If you hate Linkedin as much as I do, then REGISTER ON OUR FORUM where useful discussions on Quality Management happen.

Inspection and Test Plan (ITP) in construction

During the construction of a Project , the Client and his representatives are in a continuous need of objective evidence that the works are performed as they should be. That evidence is collected with the ITP in Construction. Check also the recently published ITP for Civil & Concrete Works.

What is an Inspection Test Plan in construction?

ITP in construction means “Inspection and Test Plan”, and it is the main document that describes in detail what, by who , when and how something will be inspected or tested on-site or off-site and also what kind of record will be produced as evidence.

Many times, finding objective evidence of compliance in construction means that the works will be inspected by a third party competent person or that the materials will be tested by certified laboratories.

Download the Inspection & Test Plan Template (ITP) for Construction Projects – in Excel Format

(it is 100% free to download the spreadsheet, fill out your first name & email and then you will receive it for free in your email inbox)

An ITP may sound simple, but considering the complexity of modern construction projects, Quality Control on site can easily become a nightmare for any project.

How do you create an Inspection and Test Plan?

In order to create a good ITP in construction industry (here is the ITP Template Excel) you must know the applicable specifications, standards, regulations and design for that specific element, section or works. The ITP must also include all the following items:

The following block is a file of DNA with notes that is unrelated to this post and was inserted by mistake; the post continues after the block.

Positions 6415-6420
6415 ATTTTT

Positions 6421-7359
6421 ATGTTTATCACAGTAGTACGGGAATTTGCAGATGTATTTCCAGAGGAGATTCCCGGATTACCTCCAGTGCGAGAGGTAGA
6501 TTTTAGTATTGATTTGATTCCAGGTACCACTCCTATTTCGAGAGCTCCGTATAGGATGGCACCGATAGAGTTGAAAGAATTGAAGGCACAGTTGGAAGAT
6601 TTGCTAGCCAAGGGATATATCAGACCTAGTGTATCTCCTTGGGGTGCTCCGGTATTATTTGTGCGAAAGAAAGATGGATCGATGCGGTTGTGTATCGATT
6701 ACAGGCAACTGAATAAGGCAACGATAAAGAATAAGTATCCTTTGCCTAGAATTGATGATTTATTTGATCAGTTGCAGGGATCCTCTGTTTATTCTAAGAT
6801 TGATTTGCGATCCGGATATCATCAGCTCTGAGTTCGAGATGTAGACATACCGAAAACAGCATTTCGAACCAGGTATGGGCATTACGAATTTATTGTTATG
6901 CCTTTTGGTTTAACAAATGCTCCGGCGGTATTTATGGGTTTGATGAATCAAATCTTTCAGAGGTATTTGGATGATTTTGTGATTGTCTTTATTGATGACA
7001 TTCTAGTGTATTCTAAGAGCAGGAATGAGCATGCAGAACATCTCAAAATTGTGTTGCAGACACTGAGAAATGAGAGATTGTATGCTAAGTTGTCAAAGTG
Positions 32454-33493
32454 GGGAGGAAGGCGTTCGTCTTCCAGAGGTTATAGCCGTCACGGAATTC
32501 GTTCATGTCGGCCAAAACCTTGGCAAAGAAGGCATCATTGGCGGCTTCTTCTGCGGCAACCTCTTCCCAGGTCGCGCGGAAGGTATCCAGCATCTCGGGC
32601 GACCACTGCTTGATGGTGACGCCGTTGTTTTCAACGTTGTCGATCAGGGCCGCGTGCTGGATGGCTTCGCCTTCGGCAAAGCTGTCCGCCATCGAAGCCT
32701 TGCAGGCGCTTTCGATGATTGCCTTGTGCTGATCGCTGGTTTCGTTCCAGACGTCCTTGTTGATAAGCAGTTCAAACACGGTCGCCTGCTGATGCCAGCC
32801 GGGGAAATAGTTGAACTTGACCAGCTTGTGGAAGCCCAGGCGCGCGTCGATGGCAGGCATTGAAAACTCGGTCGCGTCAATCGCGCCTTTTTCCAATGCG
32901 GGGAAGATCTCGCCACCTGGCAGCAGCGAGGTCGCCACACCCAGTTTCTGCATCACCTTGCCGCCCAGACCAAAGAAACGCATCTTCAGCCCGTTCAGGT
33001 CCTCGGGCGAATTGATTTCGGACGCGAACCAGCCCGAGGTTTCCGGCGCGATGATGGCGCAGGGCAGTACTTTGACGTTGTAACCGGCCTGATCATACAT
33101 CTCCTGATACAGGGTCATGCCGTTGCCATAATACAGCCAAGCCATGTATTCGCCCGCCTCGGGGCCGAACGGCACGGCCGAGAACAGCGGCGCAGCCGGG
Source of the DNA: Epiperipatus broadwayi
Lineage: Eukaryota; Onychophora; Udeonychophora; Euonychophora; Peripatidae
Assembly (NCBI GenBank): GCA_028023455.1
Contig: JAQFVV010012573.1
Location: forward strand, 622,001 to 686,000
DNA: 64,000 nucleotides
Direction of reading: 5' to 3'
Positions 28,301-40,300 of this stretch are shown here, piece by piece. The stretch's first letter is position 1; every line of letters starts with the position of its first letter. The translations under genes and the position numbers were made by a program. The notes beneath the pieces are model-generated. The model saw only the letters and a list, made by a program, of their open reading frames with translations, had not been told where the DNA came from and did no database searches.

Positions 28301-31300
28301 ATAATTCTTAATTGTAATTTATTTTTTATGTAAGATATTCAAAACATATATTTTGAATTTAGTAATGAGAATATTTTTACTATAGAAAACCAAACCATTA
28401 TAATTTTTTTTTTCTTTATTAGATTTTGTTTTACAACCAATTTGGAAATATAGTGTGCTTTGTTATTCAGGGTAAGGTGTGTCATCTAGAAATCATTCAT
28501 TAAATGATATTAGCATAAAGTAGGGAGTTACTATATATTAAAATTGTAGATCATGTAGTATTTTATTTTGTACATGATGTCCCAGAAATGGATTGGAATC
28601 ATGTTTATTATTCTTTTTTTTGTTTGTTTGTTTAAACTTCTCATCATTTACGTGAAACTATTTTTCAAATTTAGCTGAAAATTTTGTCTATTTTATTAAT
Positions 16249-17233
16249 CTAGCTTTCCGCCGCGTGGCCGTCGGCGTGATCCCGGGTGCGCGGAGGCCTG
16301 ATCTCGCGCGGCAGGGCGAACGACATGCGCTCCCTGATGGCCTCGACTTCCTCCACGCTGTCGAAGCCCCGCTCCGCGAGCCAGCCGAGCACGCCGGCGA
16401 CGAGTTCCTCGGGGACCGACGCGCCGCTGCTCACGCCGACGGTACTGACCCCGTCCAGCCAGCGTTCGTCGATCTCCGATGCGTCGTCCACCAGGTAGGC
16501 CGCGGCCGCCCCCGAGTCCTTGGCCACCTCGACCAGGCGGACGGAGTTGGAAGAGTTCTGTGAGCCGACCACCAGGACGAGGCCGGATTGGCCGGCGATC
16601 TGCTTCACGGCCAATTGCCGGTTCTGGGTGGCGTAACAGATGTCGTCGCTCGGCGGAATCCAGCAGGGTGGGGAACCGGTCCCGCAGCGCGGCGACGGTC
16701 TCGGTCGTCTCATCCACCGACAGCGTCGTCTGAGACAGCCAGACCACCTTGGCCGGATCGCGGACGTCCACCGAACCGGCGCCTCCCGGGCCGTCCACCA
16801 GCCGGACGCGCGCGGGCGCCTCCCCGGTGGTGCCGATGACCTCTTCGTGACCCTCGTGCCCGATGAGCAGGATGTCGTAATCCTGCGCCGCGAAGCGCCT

• the item/activity that will be checked/inspected/tested (e.g.concrete strength)
  • the document that requires this item to be checked (usually it is in the contract or design specification / standard)
  • the document that according to, this item will be inspected/tested (usually a standard or a statutory requirement)
  • the kind of inspection that needs to be performed (visual inspection, document approval etc)
  • the frequency that this inspection needs to be performed (e.g. for concrete slump test = once for every track)
  • the objective criteria/tolerance parameters that will determine if the inspection or test for that activity has passed or failed
  • the kind of document that will be prepared and saved as a record of pass or failure (usually a signed-off form,a checksheet, a testing machine print-out, a photo or a report etc)
  • if this record needs to be a deliverable, meaning that it needs to be kept and handed over to the Client at the end of the Project as part of the As-Built Folders
  • the responsibilities of every party involved (Contractor, QC Engineer, Client’s Representative etc) which can be a Hold POint, a Witness Point, a Review Point etc

The responsibilities usually simplified with a codified system of responsibilities as following:

H= Hold Point (the party has to perform this check and it needs to be successful in order to proceed to the next stage of the construction)